For instance, OCBC Bank’s 2016 annual report showed a Common Equity Tier 1 ratio of 14.7% and a total capital adequacy ratio of 17.1%. Considerably higher than the 9% CET1 standard ratio required by the Monetary Authority of Singapore (MAS) and 7% of Basel III requirement for 2019.

Regarding its liquidity, its cash to customer deposits ratio is 7.29%, including cash equivalents and liquid assets the secondary liquidity ratio jumps to 15.8%. Its LCR ratio, referring to its highly liquid assets held to meet its short-term obligations, is well above 100%, at 145%. The bank is low leveraged for global standards, its deposits to total liabilities ratio is 73%.

Its loan to deposit ratio is acceptable, at 82.9%, and its non-performing loans remain low at 1.26%. Its major source of funds are bank deposits covering 80% of total funds, while debt issued remain low at 6%. Its impaired and past loans to gross loans is quite low at 0.8%

Regarding its profitability, its cost to income ratio remained low compared to global standards, at 44.6%.  Net financial income accounted for 40% of its total income, while fees and commissions accounted up to 28.9%. Its net interest margin to its assets was acceptable at 1.67%. Its profitability on assets and equity is considered positive as it stood at 1.38% and 10%, respectively.

In addition to having a conservative solid and liquid banking system, the Singapore government is in a net asset financial position over 50% of its GDP. The Monetary Authority of Singapore, its central bank, has capital reserves that represent 17% of its assets,  a solvent position to back the financial system.

Singapore concluded an intergovernmental agreement (IGA) with the United States to participate in the FACTA and will conduct its first automatic exchange information for tax purposes on non-resident accounts through OECD’s Common reporting standard (CRS) at 2018.

Open a bank account in Singapore

Although not as simple as it was before, non-residents can still open bank accounts in Singapore.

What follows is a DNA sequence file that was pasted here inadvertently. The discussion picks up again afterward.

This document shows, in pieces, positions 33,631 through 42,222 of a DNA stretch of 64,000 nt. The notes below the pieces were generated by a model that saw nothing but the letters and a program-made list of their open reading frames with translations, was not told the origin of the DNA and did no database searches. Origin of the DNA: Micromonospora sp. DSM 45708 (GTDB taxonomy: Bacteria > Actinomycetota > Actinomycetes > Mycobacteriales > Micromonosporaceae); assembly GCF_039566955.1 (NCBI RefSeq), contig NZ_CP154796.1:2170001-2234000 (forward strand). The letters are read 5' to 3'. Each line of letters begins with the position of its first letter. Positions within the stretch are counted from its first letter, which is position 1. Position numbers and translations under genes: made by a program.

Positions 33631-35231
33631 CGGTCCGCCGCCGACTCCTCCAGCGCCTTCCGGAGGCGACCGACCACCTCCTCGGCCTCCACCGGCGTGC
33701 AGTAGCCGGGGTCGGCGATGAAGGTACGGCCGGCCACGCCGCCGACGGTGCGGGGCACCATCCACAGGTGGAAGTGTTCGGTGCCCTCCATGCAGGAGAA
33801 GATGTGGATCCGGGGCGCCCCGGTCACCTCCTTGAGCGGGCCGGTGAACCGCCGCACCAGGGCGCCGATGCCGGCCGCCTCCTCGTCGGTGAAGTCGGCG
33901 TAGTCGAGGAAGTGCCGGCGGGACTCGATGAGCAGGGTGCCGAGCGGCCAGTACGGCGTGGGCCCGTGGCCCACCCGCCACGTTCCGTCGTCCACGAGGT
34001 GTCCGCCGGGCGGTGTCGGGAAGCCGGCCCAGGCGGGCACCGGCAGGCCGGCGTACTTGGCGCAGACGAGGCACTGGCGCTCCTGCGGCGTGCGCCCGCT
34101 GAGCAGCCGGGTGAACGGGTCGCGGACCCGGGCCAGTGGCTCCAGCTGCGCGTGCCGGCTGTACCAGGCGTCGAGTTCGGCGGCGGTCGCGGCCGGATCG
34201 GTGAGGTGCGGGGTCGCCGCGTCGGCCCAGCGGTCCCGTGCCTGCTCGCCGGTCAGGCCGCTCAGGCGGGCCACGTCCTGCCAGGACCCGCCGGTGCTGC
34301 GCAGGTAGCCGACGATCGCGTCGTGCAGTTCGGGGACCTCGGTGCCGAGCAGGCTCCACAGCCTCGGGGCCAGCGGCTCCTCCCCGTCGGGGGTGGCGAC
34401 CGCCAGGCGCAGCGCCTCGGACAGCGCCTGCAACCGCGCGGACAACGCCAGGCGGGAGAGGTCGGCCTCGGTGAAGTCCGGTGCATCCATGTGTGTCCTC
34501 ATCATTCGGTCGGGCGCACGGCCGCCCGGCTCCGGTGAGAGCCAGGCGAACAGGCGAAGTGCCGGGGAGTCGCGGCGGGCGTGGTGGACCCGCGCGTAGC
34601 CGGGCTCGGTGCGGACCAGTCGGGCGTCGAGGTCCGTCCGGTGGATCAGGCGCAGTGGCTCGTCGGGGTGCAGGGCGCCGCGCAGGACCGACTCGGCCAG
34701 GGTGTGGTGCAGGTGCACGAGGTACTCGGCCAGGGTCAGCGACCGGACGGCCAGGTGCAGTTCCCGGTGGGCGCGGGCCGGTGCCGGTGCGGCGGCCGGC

To open a savings or deposit account, OCBC usually requires non-residents to provide their passport, proof of residential address such as a utility bill or bank statement and a reference letter from their bank or an introduction by an existing customer.

The minimum initial deposit required varies depending on the type of account but ranges from S$1,000 to S$ 5,000. The bank offers multi-currency accounts in most major currencies worldwide.

To open an account, you must personally visit the branch office in almost all cases.

The interest rates currently applied to vary depending on the type of account but are up to 1-2%. Singapore does not impose withholding taxes on interest paid to non-residents.

Transactional corporate accounts are also available for businesses not incorporated in Singapore. However, they will usually require you to prove that you currently have some business relationship in the region.

In any case, you may be asked, in addition to the corporate and personal documents, a resume and the business plan, as well as documents proving the aforementioned business relationship.

The initial deposit required for business accounts is SGD 30,000.

For Americans, things get trickier. Be prepared to provide evidence of the legitimate source of funds, as well as tax returns, to have a chance to open an account.